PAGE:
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I have started learning R and am trying to create vector as below:

c(""check"")

I need the output as : "check". But am getting syntax error. How to escape the quotes while creating a vector?

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3 Answers 3

As @juba mentioned, one way is directly escaping the quotes.

Another way is to use single quotes around your character expression that has double quotes in it.

> x <- 'say "Hello!"'
> x
[1] "say \"Hello!\""
> cat(x)
say "Hello!"
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Use a backslash :

x <- "say \"Hello!\""

And you don't need to use c if you don't build a vector.

If you want to output quotes unescaped, you may need to use cat instead of print :

R> cat(x)
say "Hello!"
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I've seen the "you don't need c if you don't build a vector" thing before, and I know you don't need it, but just curious: does it hurt at all? –  Ananda Mahto Mar 4 '13 at 15:36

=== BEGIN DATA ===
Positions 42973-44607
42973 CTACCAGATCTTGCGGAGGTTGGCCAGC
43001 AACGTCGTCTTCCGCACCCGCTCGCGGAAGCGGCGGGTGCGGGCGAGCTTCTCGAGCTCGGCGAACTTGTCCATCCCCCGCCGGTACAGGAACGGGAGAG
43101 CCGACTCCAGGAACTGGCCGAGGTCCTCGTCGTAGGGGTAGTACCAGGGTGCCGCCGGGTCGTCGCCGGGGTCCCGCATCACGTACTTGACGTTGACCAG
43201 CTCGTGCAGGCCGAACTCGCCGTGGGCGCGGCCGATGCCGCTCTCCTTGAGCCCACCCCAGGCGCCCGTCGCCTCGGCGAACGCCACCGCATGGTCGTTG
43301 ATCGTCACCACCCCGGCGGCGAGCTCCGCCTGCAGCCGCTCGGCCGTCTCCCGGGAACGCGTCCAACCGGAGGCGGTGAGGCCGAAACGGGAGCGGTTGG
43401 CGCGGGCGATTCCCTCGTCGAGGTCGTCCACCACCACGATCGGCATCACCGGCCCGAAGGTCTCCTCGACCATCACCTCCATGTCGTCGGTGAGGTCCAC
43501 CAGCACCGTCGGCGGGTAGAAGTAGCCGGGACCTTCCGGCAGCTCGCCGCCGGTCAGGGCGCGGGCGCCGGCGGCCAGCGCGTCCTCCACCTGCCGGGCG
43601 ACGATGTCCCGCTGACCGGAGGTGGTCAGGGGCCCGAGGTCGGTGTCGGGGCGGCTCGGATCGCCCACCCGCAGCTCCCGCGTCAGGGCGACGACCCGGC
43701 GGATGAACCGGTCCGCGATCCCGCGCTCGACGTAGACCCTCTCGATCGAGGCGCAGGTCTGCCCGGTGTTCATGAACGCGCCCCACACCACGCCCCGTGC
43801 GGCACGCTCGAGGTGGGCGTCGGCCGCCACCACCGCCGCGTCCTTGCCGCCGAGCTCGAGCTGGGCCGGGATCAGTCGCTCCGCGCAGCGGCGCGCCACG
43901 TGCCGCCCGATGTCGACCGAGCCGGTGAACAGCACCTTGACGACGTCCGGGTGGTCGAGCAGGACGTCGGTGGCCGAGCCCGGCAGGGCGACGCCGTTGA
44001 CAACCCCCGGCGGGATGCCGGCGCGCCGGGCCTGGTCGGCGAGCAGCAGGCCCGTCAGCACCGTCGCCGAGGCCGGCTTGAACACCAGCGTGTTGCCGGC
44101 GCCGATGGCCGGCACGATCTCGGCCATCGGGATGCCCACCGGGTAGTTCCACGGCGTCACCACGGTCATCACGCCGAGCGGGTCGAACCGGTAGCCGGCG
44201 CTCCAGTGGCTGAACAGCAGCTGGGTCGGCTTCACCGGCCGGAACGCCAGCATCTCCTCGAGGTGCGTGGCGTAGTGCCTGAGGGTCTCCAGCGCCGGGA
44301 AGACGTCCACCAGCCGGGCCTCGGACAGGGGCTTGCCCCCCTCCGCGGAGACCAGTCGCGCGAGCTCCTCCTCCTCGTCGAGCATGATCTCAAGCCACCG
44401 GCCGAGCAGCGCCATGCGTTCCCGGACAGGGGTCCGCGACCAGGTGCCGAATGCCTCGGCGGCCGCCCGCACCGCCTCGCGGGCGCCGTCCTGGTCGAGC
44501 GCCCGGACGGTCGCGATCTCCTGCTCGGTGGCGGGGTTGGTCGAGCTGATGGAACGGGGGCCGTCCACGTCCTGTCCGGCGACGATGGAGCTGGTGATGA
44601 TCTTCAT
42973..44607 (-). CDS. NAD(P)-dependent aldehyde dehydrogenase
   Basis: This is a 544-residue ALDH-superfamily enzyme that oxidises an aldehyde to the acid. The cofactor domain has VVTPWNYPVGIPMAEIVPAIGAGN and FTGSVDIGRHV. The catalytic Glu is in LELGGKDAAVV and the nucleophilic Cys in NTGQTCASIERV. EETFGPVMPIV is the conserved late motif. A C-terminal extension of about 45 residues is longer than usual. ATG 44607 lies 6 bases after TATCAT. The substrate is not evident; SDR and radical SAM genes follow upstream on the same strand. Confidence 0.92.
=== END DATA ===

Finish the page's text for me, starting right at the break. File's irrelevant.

No it doesn't hurt, as the result is the same. I think that if you just do x <- 3 you sort of create a vector of length one, as you can apply vector functions on x (such as length, names...). –  juba Mar 4 '13 at 15:40

Other answers nicely show how to deal with double quotes in your character strings when you create a vector, which was indeed the last thing you asked in your question. But given that you also mentioned display and output, you might want to keep dQuote in mind. It's useful if you want to surround each element of a character vector with double quotes, particularly if you don't have a specific need or desire to store the quotes in the actual character vector itself.

# default is to use "fancy quotes"
text <- c("check")
message(dQuote(text))
## “check”

# switch to straight quotes by setting an option
options(useFancyQuotes = FALSE)
message(dQuote(text))
## "check"

# assign result to create a vector of quoted character strings
text.quoted <- dQuote(text)
message(text.quoted)
## "check"

For what it's worth, the sQuote function does the same thing with single quotes.

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